51 51  In Seismic Design Categories E and F, stack bonded masonry partition walls have minimum horizontal reinforcement requirements.  Analysis Approaches for Modern U.S. Masonry  Analysis of masonry structures for lateral loads, along or in combination with gravity loads, must address the following issues.  Analytical approaches  Elastic vs. inelastic behavior  Selection of earthquake input  Two dimensional vs. three dimensional behavior Contd

52 52  Modeling of materials  Modeling of gravity loads  Modeling of structural elements  Flexural working  Soil foundation Flexibility  Floor diaphragm flexibility

53 53  Hand type approaches usually emphasize the plan distribution of shear forces in wall elements.  Hand methods are not sufficiently accurate for computing wall movements, critical design movements can be overestimated by factors as high as 3.  Elastic vs Inelastic Behavior  Flexural yielding or shear degradation of significant portions of a masonry structure in anticipated, inelastic analysis should be considered. Overall Analytical Approach

54 54  In many cases, masonry structures can be expected to respond in the cracked elastic regime, even under extreme lateral loads.  Selection of Earthquake Input.  Because structural response in generally expected to be linear elastic, linear elastic response spectra are sufficient.

55 55  Two Dimensional vs three Dimensional Analysis of Linear Elastic Structures  In two dimensional analysis, a building is modified as an assemblage of parallel plan as frames, free to displace laterally in their own planes only subject to the requirement of lateral displacements compatibility between all frames at each floor level.  In the “Pseudo three dimensional” approach, a building is modeled as an assemblage of planar framers, each of which is free to displace parallel and perpendicular to its own place. The frames exhibit lateral displacement compatibility at each floor level.

56 56  Modeling of Gravity Loads  Gravity loads should be based on self weight plus an estimate of the probable live load.  A uniform distribution of man should be assumed over each floor except exterior walls.  Modeling of Material Properties  Material properties should be estimated based on test results.  A poisson's ratio of 0.35 can be used for masonry.  Modeling of Structural Elements  Masonry wall buildings are normally modeled using beams and panels with occasional columns.

57 57  Flexural Cracking of Walls  Flexural Cracking Criterion. The cracking movement for a wall should be determined by multiplying the modulus of rapture of the wall under in plane flexure, by the section modulus of the wall.  Consequences of Flexural Cracking of walls. Flexural cracking reduces the wall’s stiffness from that of the un- cracked transformed section so that of the cracked transformed section.

58 58  Soil Foundation Flexibility.  Regardless of how the building’s foundation in modeled, the building’s periods of vibration significantly increase, and lateral force levels can change significantly.  If the building’s foundation is considered flexible the resulting increase in support flexibility at the basis of wall elements causes their base movement to decrease substantially.  In –Plane Floor Diaphragm Flexibility  Structures in general an often modeled using special purpose analysis programs that assume that floor diaphragms are rigid in their own planes.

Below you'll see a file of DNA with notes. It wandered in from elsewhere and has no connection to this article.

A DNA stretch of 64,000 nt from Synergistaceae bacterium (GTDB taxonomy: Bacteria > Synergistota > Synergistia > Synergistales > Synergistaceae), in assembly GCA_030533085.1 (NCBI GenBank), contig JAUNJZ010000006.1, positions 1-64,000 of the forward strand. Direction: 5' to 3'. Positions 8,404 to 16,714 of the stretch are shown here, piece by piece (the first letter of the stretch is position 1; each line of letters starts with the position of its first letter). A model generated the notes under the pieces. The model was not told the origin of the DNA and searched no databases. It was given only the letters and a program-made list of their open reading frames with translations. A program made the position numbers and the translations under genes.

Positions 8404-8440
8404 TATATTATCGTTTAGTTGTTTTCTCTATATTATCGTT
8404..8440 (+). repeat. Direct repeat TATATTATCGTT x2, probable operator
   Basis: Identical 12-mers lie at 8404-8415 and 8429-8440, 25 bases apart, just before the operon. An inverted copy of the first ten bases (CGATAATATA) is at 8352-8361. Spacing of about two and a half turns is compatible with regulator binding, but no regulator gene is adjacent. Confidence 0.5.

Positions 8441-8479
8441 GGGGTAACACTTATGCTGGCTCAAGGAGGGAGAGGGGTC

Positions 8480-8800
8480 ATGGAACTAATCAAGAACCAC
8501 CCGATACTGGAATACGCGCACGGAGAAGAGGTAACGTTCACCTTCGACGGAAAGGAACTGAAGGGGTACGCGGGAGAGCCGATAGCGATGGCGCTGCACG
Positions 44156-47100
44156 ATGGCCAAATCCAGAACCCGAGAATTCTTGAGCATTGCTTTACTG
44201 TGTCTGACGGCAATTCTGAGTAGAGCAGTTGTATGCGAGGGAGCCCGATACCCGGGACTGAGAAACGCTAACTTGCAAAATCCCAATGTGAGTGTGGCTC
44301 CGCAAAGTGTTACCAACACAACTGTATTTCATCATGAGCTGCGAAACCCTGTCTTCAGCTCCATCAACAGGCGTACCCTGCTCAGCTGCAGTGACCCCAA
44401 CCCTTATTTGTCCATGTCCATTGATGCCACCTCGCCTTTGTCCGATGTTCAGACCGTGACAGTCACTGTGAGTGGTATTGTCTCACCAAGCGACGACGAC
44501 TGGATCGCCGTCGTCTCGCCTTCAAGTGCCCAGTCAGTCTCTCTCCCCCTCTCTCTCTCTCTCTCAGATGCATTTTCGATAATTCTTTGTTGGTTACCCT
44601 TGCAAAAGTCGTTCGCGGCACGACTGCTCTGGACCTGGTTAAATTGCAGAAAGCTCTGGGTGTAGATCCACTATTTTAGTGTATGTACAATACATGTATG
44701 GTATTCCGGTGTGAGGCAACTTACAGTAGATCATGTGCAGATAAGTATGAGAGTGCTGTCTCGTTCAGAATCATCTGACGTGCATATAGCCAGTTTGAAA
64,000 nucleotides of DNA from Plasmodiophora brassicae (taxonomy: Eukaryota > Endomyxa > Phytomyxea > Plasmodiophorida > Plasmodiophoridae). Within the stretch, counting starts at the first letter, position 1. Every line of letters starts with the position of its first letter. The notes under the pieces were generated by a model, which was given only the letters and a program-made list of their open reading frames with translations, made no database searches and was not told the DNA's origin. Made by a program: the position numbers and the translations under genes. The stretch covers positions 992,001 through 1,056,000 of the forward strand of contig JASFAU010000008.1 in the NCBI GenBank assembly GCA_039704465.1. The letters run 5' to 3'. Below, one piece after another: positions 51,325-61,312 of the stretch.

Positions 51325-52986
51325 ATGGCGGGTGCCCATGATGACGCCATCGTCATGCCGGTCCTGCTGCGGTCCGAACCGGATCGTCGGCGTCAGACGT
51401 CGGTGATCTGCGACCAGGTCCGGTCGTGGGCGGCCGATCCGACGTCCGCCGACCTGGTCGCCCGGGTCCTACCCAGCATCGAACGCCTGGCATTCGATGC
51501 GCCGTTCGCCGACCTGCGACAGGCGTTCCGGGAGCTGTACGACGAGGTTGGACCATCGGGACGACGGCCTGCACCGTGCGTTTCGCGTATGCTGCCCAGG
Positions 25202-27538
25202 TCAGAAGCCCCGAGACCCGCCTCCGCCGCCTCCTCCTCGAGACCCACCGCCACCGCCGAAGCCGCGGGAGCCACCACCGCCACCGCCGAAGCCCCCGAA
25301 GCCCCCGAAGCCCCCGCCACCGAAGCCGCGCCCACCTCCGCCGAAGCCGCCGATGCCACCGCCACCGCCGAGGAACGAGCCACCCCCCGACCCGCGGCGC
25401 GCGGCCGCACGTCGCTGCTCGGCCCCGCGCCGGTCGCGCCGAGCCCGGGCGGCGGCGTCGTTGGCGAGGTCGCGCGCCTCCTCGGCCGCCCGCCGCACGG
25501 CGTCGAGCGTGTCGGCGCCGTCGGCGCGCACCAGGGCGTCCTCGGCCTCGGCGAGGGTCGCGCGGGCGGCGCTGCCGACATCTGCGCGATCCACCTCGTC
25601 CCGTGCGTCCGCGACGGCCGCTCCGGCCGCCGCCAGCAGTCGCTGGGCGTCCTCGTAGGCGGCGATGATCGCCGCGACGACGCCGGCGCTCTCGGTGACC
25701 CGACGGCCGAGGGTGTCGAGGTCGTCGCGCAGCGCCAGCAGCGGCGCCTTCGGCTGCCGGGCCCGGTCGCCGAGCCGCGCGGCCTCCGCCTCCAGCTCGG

59 59  Many masonry wall structures have floor slabs with features that could increase the affects of in-plane floor flexibility.  Small openings in critical sections of the floor slab.  Rectangular floor plans with large aspect ratios in plan.  Variations of in-plane rigidity with in slab.  Explicit Inelastic Design and Analysis of Masonry Structures Subjected to Extreme Lateral loads.  If in elastic response of a masonry structure is anticipated, a general design and analysis approach involving the following steps in proposed.

60 60  Select a stable collapse mechanism for the wall, with reasonable inelastic deformation demand in hinging regions.  Using general plans section theory to describe the flexural behavior of reinforced masonry elements, provide sufficient flexural capacity and flexural ductility in hinging regions.  Using a capacity design philosophy, provide wall elements with sufficient shear capacity to resist the shear consistent with the development of intended collapse mechanism.

61 61  Using reinforcing details from current strength design provisions detail the wall reinforcement to develops the necessary strength and inelastic deformation capacity.  Inelastic Finite Element Analysis of Masonry Structure  In the absence of experimental data, finite element analysis in the most viable method to quantify the ductility and post peak behavior of masonry structures

62 62  The load – deformation relation of a masonry components obtained from a finite element analysis can be used to calibrate structural component models which can in turn be used for the push over analysis or dynamic analysis of large structural systems.

63 Structural Dynamics in Binary Codes CANADAIBCEuro Code Beam Shear V b =c s w Where C s =C e U R C e = ע SIF Where U=0.6 ע = 0 to 0.4 i= 1.3 or 1.5 S=fundamental natural vibration period V b =c s w Where C s =C e R C e = IC W= total dead load R = 1 I = 1.0, 1.25 or 1.5 C S = seismic coefficient C e = Elastic seismic coefficient V b =c s w Where C s =C e θ’ C c = A/g A/g {1+0.5r[1-(T c /T I )]} θ ’ = { θ 1+(T1/Tb)(θ -1)} Where θ varies from 1 to 4 Lateral Forces F j =(V b -F t ) w j h j ∑ N i=1 w i h i F j =V b w j h j ∑ N i=1 w i h i k Where K= coefficient related to the vibration period T 1 F j = V b w j Φ j1 ∑ N i=1 w i Φ J1 Code Allows Linear approx. F j =V b w j h j ∑ N i=1 w i h i Storey Forces J=Reduction Factor for over turning moments J=Reduction Factor for over turning moments 1 to 0.8 Computed over tuning moments are not reduced